Abstract

Research Social Impact of Facial Hemangiomas in Preteen Children One might anticipate that as a child matured, any physical stigmata would have impact on growth and development. Costa and colleagues chose to assess the impact of facial hemangiomas both with and without prior treatment in preteen children. They performed an observational study of social anxiety and skills in preteens with facial hemangiomas using 3 accepted psychiatric scales. Thirty of 144 reachable parents of preteens in...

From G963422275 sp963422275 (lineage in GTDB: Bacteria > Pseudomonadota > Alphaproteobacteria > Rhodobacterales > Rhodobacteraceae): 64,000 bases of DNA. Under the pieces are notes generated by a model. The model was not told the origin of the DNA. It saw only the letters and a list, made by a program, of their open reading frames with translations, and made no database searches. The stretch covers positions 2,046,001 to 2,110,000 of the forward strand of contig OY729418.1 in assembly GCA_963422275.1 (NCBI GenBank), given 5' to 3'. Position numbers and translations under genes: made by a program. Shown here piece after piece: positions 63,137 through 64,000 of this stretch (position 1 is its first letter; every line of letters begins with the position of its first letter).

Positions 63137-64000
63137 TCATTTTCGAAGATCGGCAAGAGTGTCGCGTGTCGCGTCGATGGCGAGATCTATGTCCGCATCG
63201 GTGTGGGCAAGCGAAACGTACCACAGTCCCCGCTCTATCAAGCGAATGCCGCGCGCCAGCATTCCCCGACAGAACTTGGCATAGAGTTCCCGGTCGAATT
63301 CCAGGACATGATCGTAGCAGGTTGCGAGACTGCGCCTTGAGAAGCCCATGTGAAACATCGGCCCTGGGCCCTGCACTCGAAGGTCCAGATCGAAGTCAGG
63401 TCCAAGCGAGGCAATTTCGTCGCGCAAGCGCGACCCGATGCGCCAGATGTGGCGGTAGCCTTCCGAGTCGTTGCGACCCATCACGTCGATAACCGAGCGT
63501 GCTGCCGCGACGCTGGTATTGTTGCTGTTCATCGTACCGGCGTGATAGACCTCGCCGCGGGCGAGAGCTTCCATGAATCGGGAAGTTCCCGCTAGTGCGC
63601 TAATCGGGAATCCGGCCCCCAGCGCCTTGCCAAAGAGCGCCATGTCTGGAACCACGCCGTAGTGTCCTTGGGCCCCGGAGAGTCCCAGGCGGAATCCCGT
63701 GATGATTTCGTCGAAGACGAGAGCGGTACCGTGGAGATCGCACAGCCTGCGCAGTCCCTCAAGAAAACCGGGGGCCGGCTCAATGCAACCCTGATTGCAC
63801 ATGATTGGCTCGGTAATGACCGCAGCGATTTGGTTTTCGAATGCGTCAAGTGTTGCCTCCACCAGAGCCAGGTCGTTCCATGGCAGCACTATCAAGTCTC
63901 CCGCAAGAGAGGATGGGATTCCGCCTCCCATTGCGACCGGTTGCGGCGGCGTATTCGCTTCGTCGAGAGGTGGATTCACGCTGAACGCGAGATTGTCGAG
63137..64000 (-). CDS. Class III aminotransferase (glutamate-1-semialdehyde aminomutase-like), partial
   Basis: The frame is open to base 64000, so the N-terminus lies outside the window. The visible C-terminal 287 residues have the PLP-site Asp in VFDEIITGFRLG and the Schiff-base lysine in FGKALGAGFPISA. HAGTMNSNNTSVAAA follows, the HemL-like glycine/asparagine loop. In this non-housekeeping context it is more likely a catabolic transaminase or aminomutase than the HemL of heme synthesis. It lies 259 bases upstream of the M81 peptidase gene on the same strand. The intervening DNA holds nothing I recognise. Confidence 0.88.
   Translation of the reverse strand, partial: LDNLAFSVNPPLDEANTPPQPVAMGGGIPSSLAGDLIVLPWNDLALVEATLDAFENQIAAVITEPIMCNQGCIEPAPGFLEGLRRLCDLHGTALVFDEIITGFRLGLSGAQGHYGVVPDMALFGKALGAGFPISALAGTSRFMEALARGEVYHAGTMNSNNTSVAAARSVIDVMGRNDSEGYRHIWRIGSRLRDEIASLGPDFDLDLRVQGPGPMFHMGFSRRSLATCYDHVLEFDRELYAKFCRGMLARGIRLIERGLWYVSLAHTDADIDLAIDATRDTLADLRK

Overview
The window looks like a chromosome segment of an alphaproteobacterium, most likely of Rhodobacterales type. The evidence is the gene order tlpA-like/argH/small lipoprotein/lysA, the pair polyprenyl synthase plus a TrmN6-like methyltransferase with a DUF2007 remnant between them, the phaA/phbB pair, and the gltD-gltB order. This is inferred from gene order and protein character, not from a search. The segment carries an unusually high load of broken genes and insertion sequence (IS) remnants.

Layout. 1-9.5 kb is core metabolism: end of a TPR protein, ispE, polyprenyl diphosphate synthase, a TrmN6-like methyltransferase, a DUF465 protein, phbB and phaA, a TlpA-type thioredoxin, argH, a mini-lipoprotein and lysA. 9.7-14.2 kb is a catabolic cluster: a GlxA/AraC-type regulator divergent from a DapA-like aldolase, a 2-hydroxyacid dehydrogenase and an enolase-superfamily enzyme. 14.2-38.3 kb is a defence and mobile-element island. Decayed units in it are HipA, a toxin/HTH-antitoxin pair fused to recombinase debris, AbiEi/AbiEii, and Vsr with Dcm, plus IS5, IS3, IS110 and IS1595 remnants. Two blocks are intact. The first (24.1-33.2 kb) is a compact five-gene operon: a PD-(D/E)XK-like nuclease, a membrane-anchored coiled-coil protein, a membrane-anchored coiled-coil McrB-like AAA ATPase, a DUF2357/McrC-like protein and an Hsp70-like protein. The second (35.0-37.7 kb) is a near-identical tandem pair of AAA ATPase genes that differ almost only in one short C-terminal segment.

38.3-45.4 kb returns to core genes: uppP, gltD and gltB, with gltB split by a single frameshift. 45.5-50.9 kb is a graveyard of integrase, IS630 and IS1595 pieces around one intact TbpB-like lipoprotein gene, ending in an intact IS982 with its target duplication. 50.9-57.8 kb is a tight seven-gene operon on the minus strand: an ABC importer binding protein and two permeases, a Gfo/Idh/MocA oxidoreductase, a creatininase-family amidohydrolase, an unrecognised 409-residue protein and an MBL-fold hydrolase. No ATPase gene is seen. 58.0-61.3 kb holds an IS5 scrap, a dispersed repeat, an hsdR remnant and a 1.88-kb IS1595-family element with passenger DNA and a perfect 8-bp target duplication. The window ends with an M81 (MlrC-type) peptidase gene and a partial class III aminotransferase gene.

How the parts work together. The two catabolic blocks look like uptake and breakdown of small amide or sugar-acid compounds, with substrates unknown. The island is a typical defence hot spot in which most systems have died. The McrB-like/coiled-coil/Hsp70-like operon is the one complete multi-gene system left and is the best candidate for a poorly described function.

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Publisher
American Medical Association
Copyright
Copyright © 2016 American Medical Association. All Rights Reserved.
ISSN
2168-6181
eISSN
2168-619X
DOI
10.1001/jamaoto.2015.1779
Publisher site
See Article on Publisher Site

Abstract